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  • Interviews with Theatre Practitioners about Texts for Performance
  • Abigail Rokison-Woodall



When you are directing Shakespeare or another Renaissance play—for example, when you are doing Volpone—how do you usually put together a text? Do you use a pre-existing edition or do you put together something yourself?


I am going to say immediately something that I am going to repeat many times, which is, that there is no rule of thumb. Again and again … it’s horses for courses, and one approaches things differently. So … you’ve just mentioned Volpone. I’m doing a very particular production of Volpone.2 I know that I’m doing something outrageous and possibly offensive to every purist, but I’m doing a completely modern-dress production of it, and therefore I have to edit the text quite severely. I would reckon that anybody in whatever style of production they’re doing would discover that the sub-plot of Politic Would-be and Lady Would-be totally doesn’t work. It may have meant something in 1605, but by 1610 it didn’t mean anything. All the references are gone and it is irrecoverable. And it contains some of the worst comic dramaturgy one has ever, ever come across, and this in a play at the center of which is an absolute masterpiece, where the central scam is just fantastically brilliant and riveting, and one doesn’t need to change a word of it. So … to take that as an extreme example, of course I am doing a very major edit. To begin with, I am doing a cut version, swingeingly cut in some places, and then I am collaborating with a writer—Ranjit Bolt, in this case—who is immensely accomplished in verse translation and doing work of this kind. And we’re [End Page 47] having a wonderful time in doing something that sits somewhere between a cut and a re-write.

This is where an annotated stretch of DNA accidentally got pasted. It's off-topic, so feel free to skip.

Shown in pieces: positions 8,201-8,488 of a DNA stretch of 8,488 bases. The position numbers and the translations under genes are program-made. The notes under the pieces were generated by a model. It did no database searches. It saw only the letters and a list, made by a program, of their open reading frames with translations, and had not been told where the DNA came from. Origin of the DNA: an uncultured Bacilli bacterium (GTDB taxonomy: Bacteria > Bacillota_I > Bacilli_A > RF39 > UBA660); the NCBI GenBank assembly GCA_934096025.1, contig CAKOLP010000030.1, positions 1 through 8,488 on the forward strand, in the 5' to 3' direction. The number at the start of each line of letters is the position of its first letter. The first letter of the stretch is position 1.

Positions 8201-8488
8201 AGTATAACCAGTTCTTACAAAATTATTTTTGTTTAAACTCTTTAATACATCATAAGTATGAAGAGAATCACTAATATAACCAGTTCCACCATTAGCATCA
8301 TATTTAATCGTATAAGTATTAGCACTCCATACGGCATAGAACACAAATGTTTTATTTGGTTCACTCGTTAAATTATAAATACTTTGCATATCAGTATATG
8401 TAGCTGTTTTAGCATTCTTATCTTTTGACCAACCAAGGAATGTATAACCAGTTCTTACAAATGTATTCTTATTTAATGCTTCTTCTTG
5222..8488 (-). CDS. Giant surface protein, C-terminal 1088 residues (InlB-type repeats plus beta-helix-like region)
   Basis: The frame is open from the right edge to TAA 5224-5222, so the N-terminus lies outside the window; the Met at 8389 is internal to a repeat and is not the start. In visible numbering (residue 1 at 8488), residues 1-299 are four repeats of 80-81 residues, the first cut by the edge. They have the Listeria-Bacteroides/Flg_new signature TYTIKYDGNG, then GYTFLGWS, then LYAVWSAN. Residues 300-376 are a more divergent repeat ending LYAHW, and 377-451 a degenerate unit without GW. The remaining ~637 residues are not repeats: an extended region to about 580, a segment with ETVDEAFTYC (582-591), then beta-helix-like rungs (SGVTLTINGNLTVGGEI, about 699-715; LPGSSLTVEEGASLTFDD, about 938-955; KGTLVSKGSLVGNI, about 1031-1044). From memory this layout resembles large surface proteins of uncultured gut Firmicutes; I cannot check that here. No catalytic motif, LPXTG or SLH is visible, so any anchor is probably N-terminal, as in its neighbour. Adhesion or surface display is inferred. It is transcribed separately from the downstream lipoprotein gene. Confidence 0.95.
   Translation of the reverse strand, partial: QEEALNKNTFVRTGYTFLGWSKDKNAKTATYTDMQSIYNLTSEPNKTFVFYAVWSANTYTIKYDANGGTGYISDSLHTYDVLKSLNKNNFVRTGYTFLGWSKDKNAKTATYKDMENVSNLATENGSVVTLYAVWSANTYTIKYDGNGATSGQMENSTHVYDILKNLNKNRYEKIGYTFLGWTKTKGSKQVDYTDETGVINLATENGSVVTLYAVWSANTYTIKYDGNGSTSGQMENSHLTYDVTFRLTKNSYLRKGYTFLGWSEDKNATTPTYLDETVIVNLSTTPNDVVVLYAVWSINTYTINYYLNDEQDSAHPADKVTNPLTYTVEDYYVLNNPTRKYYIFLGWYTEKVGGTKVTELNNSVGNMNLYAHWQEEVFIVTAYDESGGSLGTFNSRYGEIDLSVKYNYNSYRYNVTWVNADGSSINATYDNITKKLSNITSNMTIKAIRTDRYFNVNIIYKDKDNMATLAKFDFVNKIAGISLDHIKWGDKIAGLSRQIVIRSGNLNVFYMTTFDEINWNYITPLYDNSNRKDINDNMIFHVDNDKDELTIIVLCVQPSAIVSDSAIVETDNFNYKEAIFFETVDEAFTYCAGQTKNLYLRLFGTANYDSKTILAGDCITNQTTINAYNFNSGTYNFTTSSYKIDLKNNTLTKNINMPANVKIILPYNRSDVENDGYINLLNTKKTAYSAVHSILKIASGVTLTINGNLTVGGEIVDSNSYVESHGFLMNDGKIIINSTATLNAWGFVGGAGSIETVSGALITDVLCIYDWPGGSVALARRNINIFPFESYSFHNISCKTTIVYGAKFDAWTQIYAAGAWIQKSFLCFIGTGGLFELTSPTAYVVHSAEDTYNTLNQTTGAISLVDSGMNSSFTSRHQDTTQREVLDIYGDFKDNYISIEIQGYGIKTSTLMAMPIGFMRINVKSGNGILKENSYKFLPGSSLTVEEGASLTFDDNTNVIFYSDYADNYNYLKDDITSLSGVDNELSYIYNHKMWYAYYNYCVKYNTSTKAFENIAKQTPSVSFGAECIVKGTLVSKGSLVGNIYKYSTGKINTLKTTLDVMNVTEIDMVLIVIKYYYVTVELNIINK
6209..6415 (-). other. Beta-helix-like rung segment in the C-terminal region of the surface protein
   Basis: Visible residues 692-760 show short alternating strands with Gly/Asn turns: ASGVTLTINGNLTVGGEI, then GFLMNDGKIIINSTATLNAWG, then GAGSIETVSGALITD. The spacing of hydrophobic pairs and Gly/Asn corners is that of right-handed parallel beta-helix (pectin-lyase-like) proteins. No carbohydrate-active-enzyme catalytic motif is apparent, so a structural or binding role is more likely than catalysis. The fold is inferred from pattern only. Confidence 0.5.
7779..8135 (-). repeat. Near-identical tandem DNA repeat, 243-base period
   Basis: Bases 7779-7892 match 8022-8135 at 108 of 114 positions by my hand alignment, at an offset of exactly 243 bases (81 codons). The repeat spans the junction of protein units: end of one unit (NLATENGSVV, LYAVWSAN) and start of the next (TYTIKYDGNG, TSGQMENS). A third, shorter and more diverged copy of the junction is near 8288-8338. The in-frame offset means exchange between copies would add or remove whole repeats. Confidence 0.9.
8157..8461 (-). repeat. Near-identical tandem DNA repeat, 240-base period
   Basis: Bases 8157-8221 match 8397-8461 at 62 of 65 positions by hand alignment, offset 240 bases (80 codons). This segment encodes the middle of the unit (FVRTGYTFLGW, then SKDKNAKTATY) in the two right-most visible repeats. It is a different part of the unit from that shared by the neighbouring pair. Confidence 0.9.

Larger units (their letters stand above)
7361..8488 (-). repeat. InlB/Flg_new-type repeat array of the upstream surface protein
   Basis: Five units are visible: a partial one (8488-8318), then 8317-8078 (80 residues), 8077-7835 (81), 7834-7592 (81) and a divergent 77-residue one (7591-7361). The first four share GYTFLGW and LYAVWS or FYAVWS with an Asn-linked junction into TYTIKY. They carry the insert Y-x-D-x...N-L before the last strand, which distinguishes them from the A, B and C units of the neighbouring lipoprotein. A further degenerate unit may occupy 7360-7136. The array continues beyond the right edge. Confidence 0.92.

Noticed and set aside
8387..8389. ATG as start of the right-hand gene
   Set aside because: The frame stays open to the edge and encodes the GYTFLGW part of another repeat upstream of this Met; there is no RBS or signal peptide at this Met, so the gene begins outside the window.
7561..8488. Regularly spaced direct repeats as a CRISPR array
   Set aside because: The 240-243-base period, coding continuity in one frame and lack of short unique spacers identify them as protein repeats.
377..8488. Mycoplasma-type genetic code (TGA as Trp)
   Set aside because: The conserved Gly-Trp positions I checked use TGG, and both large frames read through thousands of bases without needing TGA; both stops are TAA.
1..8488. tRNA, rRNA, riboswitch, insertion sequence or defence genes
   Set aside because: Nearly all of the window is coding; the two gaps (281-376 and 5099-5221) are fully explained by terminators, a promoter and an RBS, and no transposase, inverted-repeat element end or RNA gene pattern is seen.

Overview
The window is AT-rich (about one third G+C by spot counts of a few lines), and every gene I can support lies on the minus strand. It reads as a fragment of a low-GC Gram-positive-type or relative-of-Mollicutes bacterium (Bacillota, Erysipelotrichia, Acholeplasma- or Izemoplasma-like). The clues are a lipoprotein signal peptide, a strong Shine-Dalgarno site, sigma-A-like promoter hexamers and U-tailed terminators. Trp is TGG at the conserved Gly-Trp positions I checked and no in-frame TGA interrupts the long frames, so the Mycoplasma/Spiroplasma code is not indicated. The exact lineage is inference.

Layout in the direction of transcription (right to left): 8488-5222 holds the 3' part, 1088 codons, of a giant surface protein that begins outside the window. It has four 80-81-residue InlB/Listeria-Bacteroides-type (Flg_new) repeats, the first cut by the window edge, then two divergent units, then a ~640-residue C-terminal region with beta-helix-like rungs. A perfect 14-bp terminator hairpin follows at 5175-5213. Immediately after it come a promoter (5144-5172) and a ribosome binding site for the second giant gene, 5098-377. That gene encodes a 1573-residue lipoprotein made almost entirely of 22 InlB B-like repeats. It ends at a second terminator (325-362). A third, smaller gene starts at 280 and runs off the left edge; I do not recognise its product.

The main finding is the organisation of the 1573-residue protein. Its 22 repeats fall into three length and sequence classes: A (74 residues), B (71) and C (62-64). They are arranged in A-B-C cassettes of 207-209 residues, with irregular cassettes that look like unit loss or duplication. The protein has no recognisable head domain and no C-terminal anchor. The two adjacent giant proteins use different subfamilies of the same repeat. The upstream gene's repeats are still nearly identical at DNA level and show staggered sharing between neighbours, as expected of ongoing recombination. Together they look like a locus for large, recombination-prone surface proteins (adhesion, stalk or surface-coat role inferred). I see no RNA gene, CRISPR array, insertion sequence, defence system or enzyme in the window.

I mention that because I did something very similar on Shakespeare’s Timon of Athens.3 Shakespeare’s Timon of Athens—is it Shakespeare’s? Is it Middleton’s? And again, the issues of the play seemed to me to speak extraordinarily to the time that I was then living through—Thatcher’s determination that the market was absolutely the only measure and as she notoriously said, “There is no such thing as society,” and so on. And here was a very oddly misshapen play that appeared not to resolve properly, but that was overwhelmingly about those issues, that if the only valuation that people live by is a monetary one, then dreadful cruelties and selfishness occur. And it is to be railed against, and therefore, I did a heavily cut version, and this time the writer that I contacted was myself, and I adapted and interposed bits of text here and there, and what was fascinating … was that the critical fraternity arrived—it was a fraternity then—there was virtually no sorority—and they hugely, hugely approved of this attempt on the play, and said it was revelatory, and not one person said, “Although, Oy! Have you re-written a bit or have you put in some lines?” And therefore when you get into the more obscure territories, when you get to the plays that are so rarely done because there is something incomplete or problematic about them, then, that sort of textual intervention, I think, is understandable and forgivable.


Absolutely. Are you preparing these texts from a particular edition or do you use an online text? What is your starting point?


In that case I think I prepared my text from the Penguin edition, but I consulted other editions. I admit that I was using anything and everything of Shakespeare/Middleton that I could in service of a particular production. But those are extreme examples. We have started with the most extreme.

We live in such a changing world. The director traditionally was the person in the room to be approached by the acting company with questions such as “what does this mean” or “how do we interpret this?” or “what is this reference? I...


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